Although I’m excited to be at the RSA Conference with my Morphisec colleagues, it reminds me of the impetus for starting our Women in Cybersecurity Scholarship. Of 28 keynote speakers at RSAC, only seven are women, and six of these were added at the last minute following a string of scathing tweets and articles. This 25% figure seems to be the average percentage in the general sessions as well. I attended several that were one woman in a panel of four, a few that had only male speakers and a single session that had a majority female panel. If I had to guess the overall attendee and exhibitor gender split I’d say it fell along the same lines, but that percent is skewed by the number of women simply scanning badges.
Organizers have even reflected the unequal attendance in the restroom configuration: In the North Expo Hall, the women’s restrooms have been changed to gender-neutral, presumably to deal with any male overflow.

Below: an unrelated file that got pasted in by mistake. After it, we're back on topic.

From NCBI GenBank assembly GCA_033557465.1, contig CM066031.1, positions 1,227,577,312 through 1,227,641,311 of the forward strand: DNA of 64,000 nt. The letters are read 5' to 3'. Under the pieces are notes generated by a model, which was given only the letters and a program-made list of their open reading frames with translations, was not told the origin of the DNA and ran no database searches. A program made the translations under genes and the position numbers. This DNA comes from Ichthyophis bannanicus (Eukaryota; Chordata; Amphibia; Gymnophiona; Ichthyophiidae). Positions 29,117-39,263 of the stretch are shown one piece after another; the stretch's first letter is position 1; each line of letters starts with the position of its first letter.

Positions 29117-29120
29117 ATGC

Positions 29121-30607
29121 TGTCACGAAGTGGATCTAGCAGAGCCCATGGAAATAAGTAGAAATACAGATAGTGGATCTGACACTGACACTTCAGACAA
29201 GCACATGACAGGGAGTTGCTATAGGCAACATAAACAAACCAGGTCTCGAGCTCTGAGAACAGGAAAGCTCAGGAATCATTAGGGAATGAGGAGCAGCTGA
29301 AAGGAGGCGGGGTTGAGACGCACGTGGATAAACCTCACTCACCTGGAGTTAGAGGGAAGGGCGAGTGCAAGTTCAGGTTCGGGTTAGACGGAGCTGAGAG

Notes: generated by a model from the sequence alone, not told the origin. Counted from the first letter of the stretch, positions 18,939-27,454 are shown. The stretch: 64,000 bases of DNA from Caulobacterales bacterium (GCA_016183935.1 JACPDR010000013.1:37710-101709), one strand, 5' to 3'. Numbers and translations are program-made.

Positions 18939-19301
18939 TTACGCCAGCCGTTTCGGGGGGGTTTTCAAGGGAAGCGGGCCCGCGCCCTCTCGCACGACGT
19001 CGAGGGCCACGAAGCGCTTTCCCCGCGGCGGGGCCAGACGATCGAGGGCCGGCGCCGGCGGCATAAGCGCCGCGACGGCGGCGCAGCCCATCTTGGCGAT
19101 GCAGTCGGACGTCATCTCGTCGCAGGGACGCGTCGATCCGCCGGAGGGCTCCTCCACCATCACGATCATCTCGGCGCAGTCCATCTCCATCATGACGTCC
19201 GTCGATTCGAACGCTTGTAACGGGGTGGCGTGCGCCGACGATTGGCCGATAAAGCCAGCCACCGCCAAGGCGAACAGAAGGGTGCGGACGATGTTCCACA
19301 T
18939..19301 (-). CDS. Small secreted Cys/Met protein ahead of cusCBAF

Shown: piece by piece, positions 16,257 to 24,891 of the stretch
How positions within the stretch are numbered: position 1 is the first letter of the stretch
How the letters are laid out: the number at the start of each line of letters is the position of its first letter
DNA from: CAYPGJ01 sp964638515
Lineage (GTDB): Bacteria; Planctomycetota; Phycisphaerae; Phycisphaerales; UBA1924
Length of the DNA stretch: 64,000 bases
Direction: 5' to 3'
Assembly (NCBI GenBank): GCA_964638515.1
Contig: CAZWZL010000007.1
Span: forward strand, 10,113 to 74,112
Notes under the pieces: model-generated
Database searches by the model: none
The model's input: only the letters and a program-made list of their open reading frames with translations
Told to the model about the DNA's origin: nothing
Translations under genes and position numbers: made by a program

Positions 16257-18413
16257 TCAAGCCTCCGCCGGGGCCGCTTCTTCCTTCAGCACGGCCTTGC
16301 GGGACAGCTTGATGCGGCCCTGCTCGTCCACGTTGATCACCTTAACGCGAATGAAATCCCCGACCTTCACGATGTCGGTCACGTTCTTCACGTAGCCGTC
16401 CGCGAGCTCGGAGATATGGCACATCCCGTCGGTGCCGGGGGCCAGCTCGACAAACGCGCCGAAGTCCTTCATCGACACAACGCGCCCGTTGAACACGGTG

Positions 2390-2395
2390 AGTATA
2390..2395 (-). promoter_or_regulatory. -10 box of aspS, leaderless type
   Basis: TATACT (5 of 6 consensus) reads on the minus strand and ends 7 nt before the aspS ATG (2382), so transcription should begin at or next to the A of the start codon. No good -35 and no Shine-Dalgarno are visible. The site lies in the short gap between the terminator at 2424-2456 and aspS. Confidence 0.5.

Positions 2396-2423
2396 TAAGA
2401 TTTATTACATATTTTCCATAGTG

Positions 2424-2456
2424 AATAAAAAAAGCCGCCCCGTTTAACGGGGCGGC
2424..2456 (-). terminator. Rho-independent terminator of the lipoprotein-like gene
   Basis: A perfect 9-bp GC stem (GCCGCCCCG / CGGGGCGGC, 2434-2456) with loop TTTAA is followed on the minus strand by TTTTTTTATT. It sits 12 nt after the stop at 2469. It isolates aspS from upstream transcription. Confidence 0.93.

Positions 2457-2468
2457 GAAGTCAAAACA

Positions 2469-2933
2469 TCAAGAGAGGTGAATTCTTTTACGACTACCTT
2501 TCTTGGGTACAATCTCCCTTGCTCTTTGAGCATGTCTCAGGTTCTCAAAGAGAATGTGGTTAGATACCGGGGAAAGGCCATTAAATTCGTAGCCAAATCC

To be fair, this is a huge improvement over past conferences – in 2017 only 2 out of 22 keynote speakers were women – but we can do better. This is why Morphisec instituted its scholarship program. We are providing three scholarships for female-identifying students enrolled or enrolling in cybersecurity studies. Given that many universities still do not have specific cybersecurity programs, the application is also open to students of computer science and related disciplines who demonstrate intent to enter the cybersecurity field. The deadline of May 15 is fast approaching so spread the word to your friends, sisters, wives, partners, and daughters.
On Tuesday, an alt-conference took place to protest the lack of female representation, called OurSA. The one-day event filled all 250 of its seats and had another 1500 join via live stream. While I couldn’t attend, I support and applaud the organizers. But let’s make sure it won’t be necessary for the future.